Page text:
FAQ For Churches In The Era of Gay Marriage

In the wake of the DOMA and Proposition 8 Supreme Court decisions opening the door to same-sex marriage across America, churches have expressed anxiety. For years they’ve said that gay marriage would destroy straight marriage and the family. But what about the church?

Here are some answers that should clarify and perhaps comfort those concerned.

* Will a church be required to marry gay couples if the church doesn’t believe in it?
No. Churches can still claim to love gay individuals even while denying them participation in one of the most profound institutions ever created. It’s the state that will henceforth be prevented from arbitrarily withholding the civil rights it routinely confers on married people from one group—gays.
Another option, of course, would be the state going out of the marriage business and leaving it to the churches. But that would seriously damage tourism in Las Vegas.

* Will straight people be required to experiment with the gay lifestyle?
No. Straight couples will not be required to dance, host Liberace parties, or discuss alternatives to the monogamy at which they’re so famously inept.

* Will churches be required to treat gay people like normal human beings?
No. They will still be allowed to treat them like pathetic diseased creatures—loved despite who they are, despised for what they do.

* Will churches be forced to give gays birth control?
No. They would, however, be required to include it in their health insurance plan for gay people if the government had not exempted churches from having to behave like every other wealthy corporate employer.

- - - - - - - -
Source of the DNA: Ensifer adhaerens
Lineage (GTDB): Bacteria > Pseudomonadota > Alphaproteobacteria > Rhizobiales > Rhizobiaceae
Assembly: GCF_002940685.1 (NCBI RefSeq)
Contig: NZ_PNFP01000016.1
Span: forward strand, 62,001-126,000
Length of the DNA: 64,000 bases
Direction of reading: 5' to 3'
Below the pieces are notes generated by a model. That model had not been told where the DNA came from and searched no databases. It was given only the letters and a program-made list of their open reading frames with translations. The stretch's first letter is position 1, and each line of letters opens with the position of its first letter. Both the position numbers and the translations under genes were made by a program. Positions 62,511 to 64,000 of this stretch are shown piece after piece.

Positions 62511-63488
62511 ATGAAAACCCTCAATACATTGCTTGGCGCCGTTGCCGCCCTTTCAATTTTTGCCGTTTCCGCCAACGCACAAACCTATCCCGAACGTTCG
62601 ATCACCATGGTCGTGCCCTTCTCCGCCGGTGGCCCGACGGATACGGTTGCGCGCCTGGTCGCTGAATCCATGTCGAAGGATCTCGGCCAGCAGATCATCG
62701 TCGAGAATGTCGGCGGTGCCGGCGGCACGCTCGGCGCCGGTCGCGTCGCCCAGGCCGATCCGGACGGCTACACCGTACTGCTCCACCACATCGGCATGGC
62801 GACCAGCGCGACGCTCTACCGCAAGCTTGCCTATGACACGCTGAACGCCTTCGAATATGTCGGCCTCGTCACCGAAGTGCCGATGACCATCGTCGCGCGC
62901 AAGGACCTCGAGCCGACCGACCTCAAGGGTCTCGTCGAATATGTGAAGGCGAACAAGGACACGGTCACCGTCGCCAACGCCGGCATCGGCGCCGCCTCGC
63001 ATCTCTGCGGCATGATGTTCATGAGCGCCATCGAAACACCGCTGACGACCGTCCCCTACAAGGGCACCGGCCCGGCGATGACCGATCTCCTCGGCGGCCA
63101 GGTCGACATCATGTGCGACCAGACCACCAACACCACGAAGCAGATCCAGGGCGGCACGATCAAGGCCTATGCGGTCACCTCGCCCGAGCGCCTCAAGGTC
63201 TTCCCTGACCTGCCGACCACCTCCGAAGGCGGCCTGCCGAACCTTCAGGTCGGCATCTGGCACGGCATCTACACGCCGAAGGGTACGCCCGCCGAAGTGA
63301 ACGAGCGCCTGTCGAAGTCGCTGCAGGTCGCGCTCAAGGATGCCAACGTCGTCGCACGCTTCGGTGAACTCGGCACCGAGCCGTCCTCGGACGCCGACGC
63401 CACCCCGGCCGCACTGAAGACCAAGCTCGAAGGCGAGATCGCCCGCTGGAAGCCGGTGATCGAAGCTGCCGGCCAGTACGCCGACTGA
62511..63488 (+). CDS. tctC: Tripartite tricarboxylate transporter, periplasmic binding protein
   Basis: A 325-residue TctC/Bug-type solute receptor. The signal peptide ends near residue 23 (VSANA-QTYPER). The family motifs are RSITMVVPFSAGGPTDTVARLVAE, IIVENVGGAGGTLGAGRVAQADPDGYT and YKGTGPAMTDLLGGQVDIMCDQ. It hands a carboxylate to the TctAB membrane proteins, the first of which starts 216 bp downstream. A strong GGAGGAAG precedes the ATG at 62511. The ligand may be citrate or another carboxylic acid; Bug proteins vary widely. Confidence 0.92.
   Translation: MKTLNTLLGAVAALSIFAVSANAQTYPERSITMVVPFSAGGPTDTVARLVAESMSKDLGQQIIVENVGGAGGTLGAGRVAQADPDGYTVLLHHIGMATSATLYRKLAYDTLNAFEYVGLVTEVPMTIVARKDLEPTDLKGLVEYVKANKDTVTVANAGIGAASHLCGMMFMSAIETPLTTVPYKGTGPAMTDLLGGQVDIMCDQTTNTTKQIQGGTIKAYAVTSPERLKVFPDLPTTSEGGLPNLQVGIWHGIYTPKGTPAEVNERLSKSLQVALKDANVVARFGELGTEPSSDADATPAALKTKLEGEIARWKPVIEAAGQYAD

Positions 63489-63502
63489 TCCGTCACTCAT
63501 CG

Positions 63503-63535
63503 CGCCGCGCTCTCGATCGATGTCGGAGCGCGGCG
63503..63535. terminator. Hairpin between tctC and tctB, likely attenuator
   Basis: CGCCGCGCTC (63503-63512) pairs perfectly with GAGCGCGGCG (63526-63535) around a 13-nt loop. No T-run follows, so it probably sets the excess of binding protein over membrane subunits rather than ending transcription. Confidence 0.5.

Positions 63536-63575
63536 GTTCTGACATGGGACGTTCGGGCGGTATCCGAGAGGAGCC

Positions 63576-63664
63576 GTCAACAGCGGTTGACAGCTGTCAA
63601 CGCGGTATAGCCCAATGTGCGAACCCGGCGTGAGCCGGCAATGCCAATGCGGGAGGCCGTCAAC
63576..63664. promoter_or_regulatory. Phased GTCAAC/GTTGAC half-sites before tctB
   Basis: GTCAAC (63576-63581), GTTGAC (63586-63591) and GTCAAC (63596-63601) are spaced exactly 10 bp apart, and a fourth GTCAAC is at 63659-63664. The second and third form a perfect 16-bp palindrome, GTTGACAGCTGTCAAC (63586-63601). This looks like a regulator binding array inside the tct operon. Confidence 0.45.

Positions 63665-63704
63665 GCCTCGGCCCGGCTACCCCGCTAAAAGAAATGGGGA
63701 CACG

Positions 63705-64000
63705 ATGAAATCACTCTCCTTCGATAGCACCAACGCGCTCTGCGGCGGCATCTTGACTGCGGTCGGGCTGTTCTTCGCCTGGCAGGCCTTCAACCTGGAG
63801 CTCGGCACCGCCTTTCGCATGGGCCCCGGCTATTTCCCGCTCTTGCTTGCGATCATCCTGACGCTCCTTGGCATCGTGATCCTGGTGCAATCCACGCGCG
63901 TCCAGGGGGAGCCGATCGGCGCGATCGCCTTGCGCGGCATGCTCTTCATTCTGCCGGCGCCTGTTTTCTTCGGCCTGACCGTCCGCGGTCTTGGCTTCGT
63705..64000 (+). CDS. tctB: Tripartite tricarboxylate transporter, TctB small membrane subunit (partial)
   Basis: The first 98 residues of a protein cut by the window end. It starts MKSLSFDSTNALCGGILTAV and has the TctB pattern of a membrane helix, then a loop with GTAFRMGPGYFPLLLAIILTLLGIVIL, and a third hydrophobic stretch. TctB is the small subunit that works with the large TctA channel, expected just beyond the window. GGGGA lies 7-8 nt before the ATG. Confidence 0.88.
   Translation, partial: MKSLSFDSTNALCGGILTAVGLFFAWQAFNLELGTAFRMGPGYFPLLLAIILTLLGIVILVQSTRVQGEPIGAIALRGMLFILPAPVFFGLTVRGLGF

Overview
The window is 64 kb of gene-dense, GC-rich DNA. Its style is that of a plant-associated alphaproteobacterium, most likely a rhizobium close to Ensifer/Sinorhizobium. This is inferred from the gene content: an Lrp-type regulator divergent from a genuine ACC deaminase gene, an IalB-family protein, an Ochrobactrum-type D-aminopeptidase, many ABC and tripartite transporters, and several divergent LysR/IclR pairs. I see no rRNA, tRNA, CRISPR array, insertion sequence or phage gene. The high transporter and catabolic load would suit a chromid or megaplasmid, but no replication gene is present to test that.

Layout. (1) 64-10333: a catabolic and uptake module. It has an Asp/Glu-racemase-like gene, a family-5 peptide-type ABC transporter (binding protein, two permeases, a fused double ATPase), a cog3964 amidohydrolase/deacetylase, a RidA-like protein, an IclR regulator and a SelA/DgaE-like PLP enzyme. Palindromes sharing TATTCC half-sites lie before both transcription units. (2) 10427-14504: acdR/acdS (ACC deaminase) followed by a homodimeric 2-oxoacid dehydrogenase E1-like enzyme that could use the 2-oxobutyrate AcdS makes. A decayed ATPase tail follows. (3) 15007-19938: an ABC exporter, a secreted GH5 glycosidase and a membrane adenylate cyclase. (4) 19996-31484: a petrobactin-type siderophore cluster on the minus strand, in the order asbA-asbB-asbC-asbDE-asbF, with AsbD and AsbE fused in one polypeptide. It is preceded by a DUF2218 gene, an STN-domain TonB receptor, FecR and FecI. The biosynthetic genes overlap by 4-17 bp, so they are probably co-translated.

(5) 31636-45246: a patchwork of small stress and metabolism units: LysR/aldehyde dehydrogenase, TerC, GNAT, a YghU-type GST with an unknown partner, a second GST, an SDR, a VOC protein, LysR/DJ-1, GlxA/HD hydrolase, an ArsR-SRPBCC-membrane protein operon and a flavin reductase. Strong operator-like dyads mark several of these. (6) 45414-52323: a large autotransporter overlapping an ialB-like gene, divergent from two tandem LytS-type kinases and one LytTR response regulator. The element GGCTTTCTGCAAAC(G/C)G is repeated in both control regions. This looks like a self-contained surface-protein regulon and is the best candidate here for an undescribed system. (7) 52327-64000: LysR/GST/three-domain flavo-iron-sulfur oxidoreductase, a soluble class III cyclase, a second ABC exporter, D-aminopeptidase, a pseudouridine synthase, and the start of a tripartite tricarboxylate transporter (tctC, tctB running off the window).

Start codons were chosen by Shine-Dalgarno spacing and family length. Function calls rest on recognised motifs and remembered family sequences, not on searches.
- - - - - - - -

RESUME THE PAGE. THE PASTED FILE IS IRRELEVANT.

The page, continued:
* Will churches have to provide abortions for gay people?
Churches aren’t required to provide abortions to anyone; most states, in fact, are attempting to restrict where abortions can take place so tightly that only the Vatican will be able to afford the retrofit to provide them. However, the rate of unwanted pregnancy—and therefore abortions—among gay men and women is so low that their marriages should be celebrated by anti-choice activists.

* Will churches have to consider the possibility that Jesus was gay?
No. True, he was an unmarried bachelor whose best friends were mostly unmarried men. But that doesn’t make him gay. And after this week’s court decisions, it will be that much harder to tell the sexual orientation of men who happen to be unmarried bachelors.
Gay or straight, virgin births will still be considered miraculous.

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